I pulled into the parking lot and immediately found a parking space. It was about 300 meters from the entrance, but that would be a good warm up. As I walk towards the door I am almost hit by a large SUV with a “I AM IM.” The man behind the wheel honks loudly with one hand and with the other “checks in" on Facebook that he is going to the gym.  He does a few more laps around the parking lot waiting for the closest spot. Before I take two more steps, another woman with “Coexist,” “Namaste” and “Yoga mom” bumper stickers almost hits me. “Watch where you are going a-hole” she screams. “Namaste to you too” I think.

I then have to weave my way through a line of cars waiting for the valet parking attendant to service them. Valet parking at the gym? Yep, people really need to get to their workout as quickly as possible with as little work as possible. 

Finally I get through the entrance and am greeted by a young, girl
Why do I doubt this?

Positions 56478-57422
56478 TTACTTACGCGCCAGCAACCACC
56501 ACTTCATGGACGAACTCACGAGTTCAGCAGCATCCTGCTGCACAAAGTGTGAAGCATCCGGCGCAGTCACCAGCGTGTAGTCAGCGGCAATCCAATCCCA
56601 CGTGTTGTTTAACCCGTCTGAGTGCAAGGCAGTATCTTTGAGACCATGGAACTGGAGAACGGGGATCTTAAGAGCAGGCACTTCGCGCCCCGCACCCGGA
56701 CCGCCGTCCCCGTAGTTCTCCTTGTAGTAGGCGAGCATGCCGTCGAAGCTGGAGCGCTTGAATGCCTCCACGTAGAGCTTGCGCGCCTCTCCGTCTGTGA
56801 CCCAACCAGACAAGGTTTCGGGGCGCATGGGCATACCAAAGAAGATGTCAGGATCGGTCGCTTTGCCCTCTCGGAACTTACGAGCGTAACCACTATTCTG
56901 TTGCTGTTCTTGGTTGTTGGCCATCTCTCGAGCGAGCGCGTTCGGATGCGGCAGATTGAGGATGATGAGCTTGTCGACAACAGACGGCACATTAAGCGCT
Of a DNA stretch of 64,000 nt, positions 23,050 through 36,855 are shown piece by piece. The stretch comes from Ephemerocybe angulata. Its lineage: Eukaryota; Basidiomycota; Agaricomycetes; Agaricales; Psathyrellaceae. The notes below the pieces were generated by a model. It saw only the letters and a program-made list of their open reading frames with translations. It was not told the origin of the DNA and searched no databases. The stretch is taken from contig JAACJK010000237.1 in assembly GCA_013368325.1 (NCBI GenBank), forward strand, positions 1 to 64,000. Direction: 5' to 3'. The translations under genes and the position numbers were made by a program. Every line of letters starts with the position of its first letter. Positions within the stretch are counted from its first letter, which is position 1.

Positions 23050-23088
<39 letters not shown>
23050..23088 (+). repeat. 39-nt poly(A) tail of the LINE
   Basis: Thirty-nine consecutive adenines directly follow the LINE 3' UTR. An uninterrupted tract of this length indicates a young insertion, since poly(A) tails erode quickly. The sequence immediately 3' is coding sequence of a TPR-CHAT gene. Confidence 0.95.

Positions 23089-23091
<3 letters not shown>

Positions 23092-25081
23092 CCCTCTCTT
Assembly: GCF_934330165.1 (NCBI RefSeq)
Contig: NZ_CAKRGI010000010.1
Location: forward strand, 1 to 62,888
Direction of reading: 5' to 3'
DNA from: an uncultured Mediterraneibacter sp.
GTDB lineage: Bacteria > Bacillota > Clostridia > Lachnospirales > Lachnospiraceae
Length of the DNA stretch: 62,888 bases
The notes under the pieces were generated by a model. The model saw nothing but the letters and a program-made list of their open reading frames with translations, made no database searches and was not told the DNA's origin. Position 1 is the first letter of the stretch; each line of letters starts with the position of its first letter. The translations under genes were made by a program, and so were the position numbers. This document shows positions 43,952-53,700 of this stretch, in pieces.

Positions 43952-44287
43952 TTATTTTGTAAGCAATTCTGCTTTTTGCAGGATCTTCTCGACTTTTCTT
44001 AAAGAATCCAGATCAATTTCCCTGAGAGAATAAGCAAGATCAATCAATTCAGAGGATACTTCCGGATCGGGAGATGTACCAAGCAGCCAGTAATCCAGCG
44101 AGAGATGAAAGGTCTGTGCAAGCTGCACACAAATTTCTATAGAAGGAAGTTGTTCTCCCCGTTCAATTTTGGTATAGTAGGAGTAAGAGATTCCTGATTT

behind the counter. “Good morning, how are you?” She says without looking up from her phone as she texts someone most likely about how bored she it. I swipe my card but before I can grab a towel. She asks: “Would you like to buy some of our new line of protein bars? They are really good and super healthy. If you are looking to get faster, stronger, leaner, lighter all at the same time, these will definitely help you do that.” “No thank you—“ “But, wait let me show what else we have on sale” “I really just want to work out, thank you.” “Well how are you going to without the proper fuel? Or the proper recovery formula after? Are you on a multivitamin? If you are not you should be.” She grabbed my hand and dragged me over to a large corner of the gym devoted to everything “healthy:” tubs of protein powders with pictures of ripped guys with six packs, protein bars that looked more like candy bars, and ready made shakes whose ingredients lists looked like the periodic table of elements. “How come the people buying those tubs look nothing like the guys in the picture?” I wanted to ask but instead simply said “No thank you. I really just want to get my swim in.”